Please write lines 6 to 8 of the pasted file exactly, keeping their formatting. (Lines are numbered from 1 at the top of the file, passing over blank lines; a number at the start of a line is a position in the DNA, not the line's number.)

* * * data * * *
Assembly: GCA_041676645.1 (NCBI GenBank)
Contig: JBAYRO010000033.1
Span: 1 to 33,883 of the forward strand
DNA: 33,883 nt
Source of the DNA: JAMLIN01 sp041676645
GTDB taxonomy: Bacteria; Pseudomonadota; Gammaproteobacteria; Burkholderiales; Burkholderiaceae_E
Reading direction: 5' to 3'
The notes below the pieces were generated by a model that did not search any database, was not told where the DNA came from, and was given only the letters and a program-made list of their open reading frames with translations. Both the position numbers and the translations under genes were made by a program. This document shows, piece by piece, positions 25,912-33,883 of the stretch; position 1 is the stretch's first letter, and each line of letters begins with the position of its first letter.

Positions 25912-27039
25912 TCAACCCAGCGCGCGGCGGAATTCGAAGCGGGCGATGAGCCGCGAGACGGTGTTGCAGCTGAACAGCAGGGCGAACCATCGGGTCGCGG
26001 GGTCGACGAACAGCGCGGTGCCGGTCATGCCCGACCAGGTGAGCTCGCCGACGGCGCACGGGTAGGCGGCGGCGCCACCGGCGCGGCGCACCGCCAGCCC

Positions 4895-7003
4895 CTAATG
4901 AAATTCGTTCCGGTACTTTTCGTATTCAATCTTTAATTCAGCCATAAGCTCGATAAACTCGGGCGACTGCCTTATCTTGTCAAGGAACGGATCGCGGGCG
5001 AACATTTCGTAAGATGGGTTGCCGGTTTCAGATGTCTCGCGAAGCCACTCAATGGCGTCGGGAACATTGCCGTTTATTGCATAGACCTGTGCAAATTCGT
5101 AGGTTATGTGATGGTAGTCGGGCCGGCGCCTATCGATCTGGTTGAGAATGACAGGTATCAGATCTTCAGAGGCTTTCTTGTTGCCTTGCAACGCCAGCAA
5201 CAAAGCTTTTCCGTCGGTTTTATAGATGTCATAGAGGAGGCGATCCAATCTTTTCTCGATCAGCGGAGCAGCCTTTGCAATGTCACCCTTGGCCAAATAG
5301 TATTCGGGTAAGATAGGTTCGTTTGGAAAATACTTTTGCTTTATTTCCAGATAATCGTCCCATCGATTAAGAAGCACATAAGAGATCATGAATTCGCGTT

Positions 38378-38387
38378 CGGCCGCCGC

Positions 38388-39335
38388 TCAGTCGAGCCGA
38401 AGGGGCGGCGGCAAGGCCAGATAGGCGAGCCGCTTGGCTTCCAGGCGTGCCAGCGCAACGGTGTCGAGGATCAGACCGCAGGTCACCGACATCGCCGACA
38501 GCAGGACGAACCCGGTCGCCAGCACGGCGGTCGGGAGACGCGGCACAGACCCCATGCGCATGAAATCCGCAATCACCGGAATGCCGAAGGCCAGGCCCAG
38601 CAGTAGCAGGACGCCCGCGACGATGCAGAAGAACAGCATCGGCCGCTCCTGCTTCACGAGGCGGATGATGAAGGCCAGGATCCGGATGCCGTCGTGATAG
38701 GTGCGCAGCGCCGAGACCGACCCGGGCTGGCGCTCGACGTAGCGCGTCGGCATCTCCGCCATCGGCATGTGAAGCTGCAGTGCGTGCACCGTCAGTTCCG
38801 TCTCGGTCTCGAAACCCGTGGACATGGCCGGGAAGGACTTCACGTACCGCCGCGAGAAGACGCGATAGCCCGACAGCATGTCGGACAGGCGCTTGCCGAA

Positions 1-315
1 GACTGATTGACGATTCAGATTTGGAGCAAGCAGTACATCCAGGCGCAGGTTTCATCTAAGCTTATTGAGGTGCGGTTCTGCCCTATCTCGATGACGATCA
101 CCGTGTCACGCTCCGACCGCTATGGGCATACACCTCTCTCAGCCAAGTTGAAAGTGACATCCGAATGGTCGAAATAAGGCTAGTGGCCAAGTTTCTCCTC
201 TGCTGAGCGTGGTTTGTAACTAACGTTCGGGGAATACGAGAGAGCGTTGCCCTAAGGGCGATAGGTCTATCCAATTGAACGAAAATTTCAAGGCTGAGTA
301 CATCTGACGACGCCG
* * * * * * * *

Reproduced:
GTDB taxonomy: Bacteria; Pseudomonadota; Gammaproteobacteria; Burkholderiales; Burkholderiaceae_E
Reading direction: 5' to 3'
The notes below the pieces were generated by a model that did not search any database, was not told where the DNA came from, and was given only the letters and a program-made list of their open reading frames with translations. Both the position numbers and the translations under genes were made by a program. This document shows, piece by piece, positions 25,912-33,883 of the stretch; position 1 is the stretch's first letter, and each line of letters begins with the position of its first letter.